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Investments across public infrastructure are likely to accelerate across the new year with the passage of a billion-dollar infrastructure bill by Bidens administration in late 2021. The industry is still trying to overcome the challenge of attracting workers and the vast shortage of talent has led many in the industry to target women for recruitment roles. Yet globally, women still only equate to just over 1 million of the 9 million men currently working in engineering and construction.
At CSG, many of our clients are crying out for female talent as they recognize how crucial gender balance is as part of their future succession plans. However, the talent pool is somewhat scarce. We recognise that the industry lacks female leaders. To combat this, we need to start at the beginning, taking a closer look at education and introduction into the industry.
Is The Educational System to Blame?
Educational settings hold a strong presence, building up knowledge and giving insights into working life within the industry, for men and women alike.
To attract more women to the field, engineering educators have embarked on curriculum reform - to some success - as women now account for 20% of engineering graduates in the US. However, the problem is that many quit during and after school.
For many female engineering students, their first encounter with collaboration is to be treated in gender stereotypical ways, mostly by their peers. While some initially described working in teams positively, many more reported negative experiences. When working with male classmates, for example, they often spoke of being relegated to doing routine managerial and secretarial jobs, and of being excluded from the “real” engineering work.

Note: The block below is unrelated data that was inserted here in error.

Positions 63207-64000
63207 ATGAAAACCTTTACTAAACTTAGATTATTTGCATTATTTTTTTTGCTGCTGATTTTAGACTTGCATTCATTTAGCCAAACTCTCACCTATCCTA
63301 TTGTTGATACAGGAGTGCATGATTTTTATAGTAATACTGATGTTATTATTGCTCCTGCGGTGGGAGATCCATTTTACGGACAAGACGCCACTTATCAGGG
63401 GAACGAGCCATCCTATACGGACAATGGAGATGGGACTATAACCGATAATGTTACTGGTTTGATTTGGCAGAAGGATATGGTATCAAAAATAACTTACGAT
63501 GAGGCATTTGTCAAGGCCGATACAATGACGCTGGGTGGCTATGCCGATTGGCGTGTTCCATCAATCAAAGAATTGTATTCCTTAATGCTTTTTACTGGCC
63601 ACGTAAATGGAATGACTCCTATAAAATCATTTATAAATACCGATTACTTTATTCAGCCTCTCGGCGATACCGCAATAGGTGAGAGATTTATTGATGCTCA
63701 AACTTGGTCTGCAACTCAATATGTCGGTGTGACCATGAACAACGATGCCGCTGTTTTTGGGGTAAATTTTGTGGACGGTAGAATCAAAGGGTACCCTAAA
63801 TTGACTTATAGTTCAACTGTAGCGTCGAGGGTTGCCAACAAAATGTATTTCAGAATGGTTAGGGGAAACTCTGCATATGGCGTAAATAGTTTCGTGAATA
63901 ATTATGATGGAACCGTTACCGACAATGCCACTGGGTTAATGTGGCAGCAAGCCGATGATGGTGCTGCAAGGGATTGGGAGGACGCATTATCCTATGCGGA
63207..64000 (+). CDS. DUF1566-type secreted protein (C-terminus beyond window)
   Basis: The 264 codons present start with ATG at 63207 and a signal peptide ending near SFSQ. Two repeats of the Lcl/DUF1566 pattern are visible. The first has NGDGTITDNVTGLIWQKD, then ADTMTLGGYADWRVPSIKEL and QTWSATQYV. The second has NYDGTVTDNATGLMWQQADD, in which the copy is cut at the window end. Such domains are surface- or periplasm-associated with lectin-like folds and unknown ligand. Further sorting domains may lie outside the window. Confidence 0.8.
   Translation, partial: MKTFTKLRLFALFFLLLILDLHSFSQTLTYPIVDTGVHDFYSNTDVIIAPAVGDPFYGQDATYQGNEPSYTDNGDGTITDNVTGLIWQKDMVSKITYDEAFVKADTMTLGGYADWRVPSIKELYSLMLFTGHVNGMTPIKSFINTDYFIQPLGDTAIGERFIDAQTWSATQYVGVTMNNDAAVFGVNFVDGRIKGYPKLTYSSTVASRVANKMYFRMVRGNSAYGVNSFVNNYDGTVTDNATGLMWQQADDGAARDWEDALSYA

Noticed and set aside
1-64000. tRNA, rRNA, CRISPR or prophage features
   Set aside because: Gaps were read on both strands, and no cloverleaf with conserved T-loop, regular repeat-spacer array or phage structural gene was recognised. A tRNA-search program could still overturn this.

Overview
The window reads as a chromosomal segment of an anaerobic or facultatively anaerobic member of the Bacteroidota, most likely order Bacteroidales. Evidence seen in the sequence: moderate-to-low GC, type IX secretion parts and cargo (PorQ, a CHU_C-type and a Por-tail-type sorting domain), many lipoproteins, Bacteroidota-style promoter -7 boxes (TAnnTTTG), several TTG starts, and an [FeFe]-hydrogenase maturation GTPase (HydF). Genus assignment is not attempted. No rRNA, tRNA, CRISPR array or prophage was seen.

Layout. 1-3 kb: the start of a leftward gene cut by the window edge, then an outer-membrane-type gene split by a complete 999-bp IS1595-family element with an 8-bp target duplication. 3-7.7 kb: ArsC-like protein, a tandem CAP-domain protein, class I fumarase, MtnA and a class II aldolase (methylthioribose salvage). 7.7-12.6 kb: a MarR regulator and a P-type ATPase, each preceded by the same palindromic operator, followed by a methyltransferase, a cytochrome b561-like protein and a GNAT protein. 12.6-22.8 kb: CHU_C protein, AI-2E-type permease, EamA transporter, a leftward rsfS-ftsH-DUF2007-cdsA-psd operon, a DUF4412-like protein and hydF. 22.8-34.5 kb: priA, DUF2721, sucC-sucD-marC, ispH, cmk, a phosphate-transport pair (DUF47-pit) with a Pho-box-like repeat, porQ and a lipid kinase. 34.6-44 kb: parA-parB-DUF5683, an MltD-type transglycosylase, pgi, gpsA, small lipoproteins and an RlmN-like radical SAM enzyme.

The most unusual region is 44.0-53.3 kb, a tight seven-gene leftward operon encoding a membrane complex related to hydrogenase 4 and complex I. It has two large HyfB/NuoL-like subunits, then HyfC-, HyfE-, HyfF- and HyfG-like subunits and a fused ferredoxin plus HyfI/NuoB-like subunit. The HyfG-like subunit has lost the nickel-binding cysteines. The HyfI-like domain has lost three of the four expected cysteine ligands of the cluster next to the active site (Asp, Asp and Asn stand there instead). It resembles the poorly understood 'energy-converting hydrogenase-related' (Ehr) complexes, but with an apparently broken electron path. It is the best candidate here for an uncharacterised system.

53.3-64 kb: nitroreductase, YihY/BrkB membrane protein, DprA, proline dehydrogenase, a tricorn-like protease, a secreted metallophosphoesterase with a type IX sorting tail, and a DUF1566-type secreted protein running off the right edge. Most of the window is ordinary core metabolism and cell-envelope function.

Furthermore, internships and summer jobs appear to echo this narrative with gender stereotyping such as male interns being assigned interesting problem-solving tasks allowing them to develop their analytic and technical skills, while female interns were often assigned jobs sorting papers, copying, collecting equipment, and writing notes - tasks they felt did not value nor utilise their skills.
Subsequently, the system alienates many female candidates causing them to quit. As a result, just 1.4 % of women are working in technical roles such as Civil or Structural Engineers. This is particularly concerning when we look at other STEM-related fields that are making progress in gender equality. For example, the number of women and men in law and medicine is almost equal, and the number of women in basic sciences is growing annually.
As a result, the effects of this exodus are felt further down the line with a lack of female talent in mid and senior-level roles.
Mid-Career: Why Do Women in Infrastructure Not Make It Further?
We spoke to Meg Sherman, a Senior Structural Engineer/Office Director at TranSystems, who reflected on her experience of developing a career within engineering and infrastructure:
“By the time I got to graduate school, I could be in class and be the only woman.